The world must hold Tehran accountable
Discussions over which group was behind the two attacks on Saudi Arabia’s oil production are largely academic. All signs and a long record of meddling in regional affairs point to Tehran and its proxies as the authors of this latest outrage.
The attacks are all the more disturbing because their precise source remains unclear, a tactical obfuscation designed to frustrate a unified, cohesive response.
Yemen’s Houthi rebels have claimed responsibility for the attacks, and not without credibility. The group has reportedly used drones and cruise missiles to attack oil and desalination plants in southern Saudi Arabia and has escalated its offensives since May.
Some believe Tehran-backed militias in Iraq might be responsible while Iran has responded to US accusations of responsibility by threatening to attack American bases in the region with missiles.
Regardless of the location of their instigators, these latest attacks represent an extremely serious escalation, and not just for Saudi Arabia.
UAE Minister of State for Foreign Affairs Dr Anwar Gargash is correct in his assessment that the latest terrorist attacks are symptomatic of a “strategic challenge” to the entire region. Countries in the region are either being used as staging grounds for attacks, or being threatened with being on receiving end of attacks.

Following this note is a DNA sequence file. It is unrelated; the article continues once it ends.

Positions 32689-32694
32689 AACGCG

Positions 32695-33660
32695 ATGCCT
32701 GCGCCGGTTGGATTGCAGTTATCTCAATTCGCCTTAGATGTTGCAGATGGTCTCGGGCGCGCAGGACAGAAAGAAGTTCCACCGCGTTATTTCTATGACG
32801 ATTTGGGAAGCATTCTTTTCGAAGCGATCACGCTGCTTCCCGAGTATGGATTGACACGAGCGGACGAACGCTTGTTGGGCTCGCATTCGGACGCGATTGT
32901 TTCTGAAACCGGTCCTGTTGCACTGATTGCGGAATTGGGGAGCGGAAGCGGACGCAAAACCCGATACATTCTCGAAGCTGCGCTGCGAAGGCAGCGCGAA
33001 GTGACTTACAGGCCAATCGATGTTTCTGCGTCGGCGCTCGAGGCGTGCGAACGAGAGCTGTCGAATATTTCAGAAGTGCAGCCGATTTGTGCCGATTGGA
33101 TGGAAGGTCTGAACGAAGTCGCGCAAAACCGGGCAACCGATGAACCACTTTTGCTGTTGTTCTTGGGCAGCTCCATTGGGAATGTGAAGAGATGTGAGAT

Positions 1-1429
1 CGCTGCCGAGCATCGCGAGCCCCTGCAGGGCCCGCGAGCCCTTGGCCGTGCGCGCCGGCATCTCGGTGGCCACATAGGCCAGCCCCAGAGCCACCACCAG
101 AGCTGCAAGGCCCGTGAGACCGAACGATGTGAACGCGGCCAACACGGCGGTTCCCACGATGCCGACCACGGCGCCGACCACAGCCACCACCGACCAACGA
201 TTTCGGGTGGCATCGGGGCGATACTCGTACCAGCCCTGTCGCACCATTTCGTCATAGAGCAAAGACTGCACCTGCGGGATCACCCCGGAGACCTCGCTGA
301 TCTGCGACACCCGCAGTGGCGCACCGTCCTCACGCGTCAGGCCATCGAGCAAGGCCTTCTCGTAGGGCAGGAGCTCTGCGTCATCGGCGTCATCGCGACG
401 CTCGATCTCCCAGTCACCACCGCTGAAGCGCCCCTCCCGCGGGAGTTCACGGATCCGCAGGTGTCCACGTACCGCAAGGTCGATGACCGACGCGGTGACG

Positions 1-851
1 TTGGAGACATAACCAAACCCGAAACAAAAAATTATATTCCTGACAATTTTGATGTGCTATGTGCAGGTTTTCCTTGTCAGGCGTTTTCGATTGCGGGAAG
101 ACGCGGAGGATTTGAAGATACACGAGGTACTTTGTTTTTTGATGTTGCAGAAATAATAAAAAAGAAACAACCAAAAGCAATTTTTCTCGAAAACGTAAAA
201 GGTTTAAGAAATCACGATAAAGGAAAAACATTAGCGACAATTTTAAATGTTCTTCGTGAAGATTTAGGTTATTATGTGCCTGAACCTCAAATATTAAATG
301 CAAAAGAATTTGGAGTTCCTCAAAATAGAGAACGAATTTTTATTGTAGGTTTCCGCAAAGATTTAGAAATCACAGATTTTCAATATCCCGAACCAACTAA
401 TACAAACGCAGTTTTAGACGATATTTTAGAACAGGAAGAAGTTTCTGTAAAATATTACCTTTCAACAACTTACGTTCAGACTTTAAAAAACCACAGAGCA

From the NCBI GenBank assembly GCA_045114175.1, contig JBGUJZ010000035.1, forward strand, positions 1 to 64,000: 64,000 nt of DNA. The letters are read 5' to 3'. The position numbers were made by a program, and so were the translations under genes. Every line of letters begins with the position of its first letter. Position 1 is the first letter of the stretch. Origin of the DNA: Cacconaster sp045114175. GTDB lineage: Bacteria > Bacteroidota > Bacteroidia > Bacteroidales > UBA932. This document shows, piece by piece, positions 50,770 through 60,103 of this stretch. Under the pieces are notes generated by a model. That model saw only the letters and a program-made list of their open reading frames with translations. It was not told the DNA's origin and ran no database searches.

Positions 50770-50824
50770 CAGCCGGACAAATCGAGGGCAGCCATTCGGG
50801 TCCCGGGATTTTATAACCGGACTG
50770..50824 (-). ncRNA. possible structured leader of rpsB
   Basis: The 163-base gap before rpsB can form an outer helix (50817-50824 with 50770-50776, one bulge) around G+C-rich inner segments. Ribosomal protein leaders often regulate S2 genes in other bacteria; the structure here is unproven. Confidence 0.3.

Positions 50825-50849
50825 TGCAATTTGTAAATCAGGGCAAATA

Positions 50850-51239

The temporary disruption affecting 5.7 million barrels of crude oil production, about half of Saudi Arabia's oil capacity – itself the source of about 8 per cent of the world’s crude supply – shows that Iran’s cavalier behaviour is increasingly becoming a threat to global peace and prosperity.
Since the US withdrew from the flawed nuclear deal, US President Donald Trump has tightened sanctions on Iran and its proxies. With Tehran's economy squeezed and perhaps concluding they have not much to lose, Iran's leaders seem to be lashing out with increasing recklessness.
Regardless of the location of their instigators, the latest attacks represent a serious escalation, and not just for Saudi Arabia
Yet Mr Trump has attempted to extend an olive branch to Iran several times, in the hope of getting its leaders to sit down with him at the negotiating table. Most recently he suggested meeting Iranian President Hassan Rouhani without preconditions at this month’s United Nations General Assembly in New York. But Tehran has persistently declined offers of talks, insisting that all sanctions must be lifted as a prerequisite to any negotiations.
The current crisis, in other words, represents a lack of interest from Tehran in diplomacy, yet diplomacy is still the only hope of resolution without risking an escalation. Those responsible for the Aramco attacks must be reined in and held accountable for their actions. The international community has a responsibility to keep Iran and its proxies in check, not just for the sake of the region but for the world at large. Coming at a time of increasing US-Iranian tensions, there is a heightened risk of escalation leading to war. That cannot be allowed to happen.
Updated: September 15, 2019 07:21 PM